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King finishes fifth in state cross country; girls' team earns 15th
Tyler King saved the best for last as he ran to a fifth-place finish in the Washington state 4A boys’ cross-country championship last Saturday at the Sun Willows Golf Course in Pasco.
Adrianna Royal placed 59th in the girls’ race to grab the top spot among Oak Harbor runners as her Wildcat team placed 15th out of 16 teams.
King shaved 26 seconds off his personal best in 5,000 meters in his impressive showing at Pasco.
Oak Harbor coach Eric Peterson said King “tore it up.” One mile into the race King was in 11th. He moved up two spots by the next mile marker, then passed four more over the final mile and was closing in on three others as he crossed the finish line, according to Peterson.
King ran a 15:33. His previous personal best was 15:59 at last week’s district meet. Before that, his best mark came at last year’s state meet where he ran 16:05 and finished 22nd.
Not only did King have to overcome his opponents in the 144-man race, but a restart.
At the Sun Willows course, there is an uphill start of 100 meters then a hard left turn. In the original start, a pileup occurred at the turn and a number of runners fell and were stepped on, so officials stopped the race.
Peterson said, “The officials used 17 minutes to bandage up the runners and stop the bleeding, then restarted the race.”
King wasn’t hurt, but Peterson said, “The challenge in that situation comes in having your athletes refocus for another start as well as staying loose with the wind and cold weather.”
Peterson gave King his coat and told him to get away from the commotion as he waited.
Peterson said, “Tyler, as an experienced athlete, distanced himself from the excitement and the other runners on the starting line and was able to do some light jogging and a few striders on the hill while staying mentally prepared and focused for the race.”
Another hurdle King faced was his health. After the Wildcats’ final regular-season meet Oct. 8, King was hit hard by the flu and missed over a week of training. He was still feeling the effects of the lack of training and illness in the league meet.
Peterson said, “I wasn’t sure how he would run Saturday (at state). With a few modifications to this training this last week it was an all-or-nothing on whether he would feel good enough to run with the top runners in the state. Turns out it was and he had a great day of racing.”
King not only finished fifth, but he defeated all six runners who placed in front of him at the district meet Oct. 31, including Cascade’s Dylan Hopper. Hopper also finished in front of King at the Western Conference North division meet Oct. 24, King’s first race back after his illness.
Instead of lamenting about what might have been if he hadn’t gotten sick this fall, King was happy with his fifth-place medal. He said, “At the beginning of the season I was hoping to finish in the top 10 at state. After being sick, I wasn’t sure. I can’t complain.”
Shane Moskowitz of Central Kitsap won the race in 15:06. He was followed by Conner Peloquin (Gig Harbor, 15:22), Adam Thorne (Ferris, 15:31), and Kenji Bierig (Lewis & Clark, 15:32).
Ferris High School of Spokane won the team title with 68 points, upsetting the nation’s No. 1 ranked team and Oak Harbor rival Jackson of Mill Creek, which finished second with 100 points. The Timberwolves, according to coach Eric Hruschka, were hit by their own flu bug. Four of his runners woke up ill the morning of the race.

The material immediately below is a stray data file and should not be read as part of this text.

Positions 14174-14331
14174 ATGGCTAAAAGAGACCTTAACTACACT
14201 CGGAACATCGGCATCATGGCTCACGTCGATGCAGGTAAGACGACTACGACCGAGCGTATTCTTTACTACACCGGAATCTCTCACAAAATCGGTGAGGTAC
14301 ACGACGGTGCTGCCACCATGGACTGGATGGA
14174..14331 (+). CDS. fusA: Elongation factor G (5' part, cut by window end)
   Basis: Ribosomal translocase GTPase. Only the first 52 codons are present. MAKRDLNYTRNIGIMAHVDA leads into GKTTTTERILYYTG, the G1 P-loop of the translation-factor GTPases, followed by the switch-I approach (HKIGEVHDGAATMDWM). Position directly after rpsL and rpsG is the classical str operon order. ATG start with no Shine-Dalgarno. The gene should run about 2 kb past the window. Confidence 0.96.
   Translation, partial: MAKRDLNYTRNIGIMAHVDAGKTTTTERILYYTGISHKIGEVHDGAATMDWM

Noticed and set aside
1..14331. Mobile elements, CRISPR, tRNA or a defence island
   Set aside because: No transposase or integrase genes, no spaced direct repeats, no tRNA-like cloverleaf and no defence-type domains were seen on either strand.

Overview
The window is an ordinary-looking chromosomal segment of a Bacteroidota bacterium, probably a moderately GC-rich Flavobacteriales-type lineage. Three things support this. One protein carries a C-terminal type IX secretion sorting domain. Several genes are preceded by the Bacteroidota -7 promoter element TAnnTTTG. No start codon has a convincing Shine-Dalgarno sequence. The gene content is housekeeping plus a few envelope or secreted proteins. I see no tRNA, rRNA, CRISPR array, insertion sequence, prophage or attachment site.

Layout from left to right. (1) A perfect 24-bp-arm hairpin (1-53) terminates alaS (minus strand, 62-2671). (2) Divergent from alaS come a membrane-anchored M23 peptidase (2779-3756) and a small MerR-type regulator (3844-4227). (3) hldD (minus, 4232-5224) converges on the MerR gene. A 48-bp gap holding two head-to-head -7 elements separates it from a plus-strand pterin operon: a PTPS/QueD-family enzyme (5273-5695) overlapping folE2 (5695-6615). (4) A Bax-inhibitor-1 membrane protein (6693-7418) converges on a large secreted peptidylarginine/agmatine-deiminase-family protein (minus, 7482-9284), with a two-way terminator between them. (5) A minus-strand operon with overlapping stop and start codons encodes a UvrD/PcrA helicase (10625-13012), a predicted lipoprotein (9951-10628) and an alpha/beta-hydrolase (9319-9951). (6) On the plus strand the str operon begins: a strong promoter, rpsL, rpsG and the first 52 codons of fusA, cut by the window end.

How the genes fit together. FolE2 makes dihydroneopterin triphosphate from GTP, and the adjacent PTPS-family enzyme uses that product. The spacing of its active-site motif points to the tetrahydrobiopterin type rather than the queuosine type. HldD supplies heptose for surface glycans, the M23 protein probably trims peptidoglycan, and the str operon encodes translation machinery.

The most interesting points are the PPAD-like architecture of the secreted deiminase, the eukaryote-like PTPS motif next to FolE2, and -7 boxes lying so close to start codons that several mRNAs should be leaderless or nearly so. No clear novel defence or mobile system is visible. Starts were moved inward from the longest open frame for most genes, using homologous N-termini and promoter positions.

King was Oak Harbor’s only runner in the boys’ race because he was the only one to finish among the top 15 individuals at last week’s district meet.
Oak Harbor finished ninth in the team scoring; to send an entire team to state, schools had to finish in the top three.
King was just two seconds out of third. Bierig, who finished one spot and one second in front of King, was the only underclassmen who beat King. Both Bierig and King are juniors.
King said he isn’t predicting a state title next year: “There are a lot of other guys with the same goal. We’ll see what happens.”
King attends Coupeville High School but runs for Oak Harbor because his school does not field a cross-country team. Had he run in the 1A state title race, Coupeville’s classification, he most likely would have finished first. The winning 1A time was over 30 seconds slower than King’s.
King, however, doesn’t see it as a missed opportunity: “I run for a 4A school, so the 4A race is where I belong.”
He added he really enjoys the other boys on the Oak Harbor team and “likes what the 4A competition has to offer.”
With his top-20 finish, King has earned an invitation to the Border Clash, a race between the best runners of Washington and Oregon at the Nike World Headquarters Campus in Beaverton, Ore., Nov. 22 at 10 a.m.
Oak Harbor’s girls’ team finished third at the district meet and qualified to compete for the state team title at Pasco.
Eastlake of Sammamish earned the girls’ 4A team crown with 100 points. Stanwood, the Wildcats’ Wesco North foe, finished third with 126 points. Oak Harbor collected 15th with 334.
Peterson said some of the Oak Harbor girls “were plagued this week with the flu, so we’re happy with how the season finished overall.” He added, “It was great for these ladies to have qualified for the state meet, and, being such a young team, they have set their goal to return again next year.”
Only two of the seven Wildcats who competed at state are seniors, Jessica Denmon and Ariel McCarter.
Royal paced Oak Harbor by placing 59th (19:47). Allison Duvenez was 72nd (19:58); Denmon, 104th (20:32); Abby Leete, 124th (20:57); Taylor Von Grey, 140th (21.25); Christina Wicker, 147th (22:16); and McCarter, 148th (22:17) out of 151.
Denmon, Leete, and Von Grey all recorded personal best times.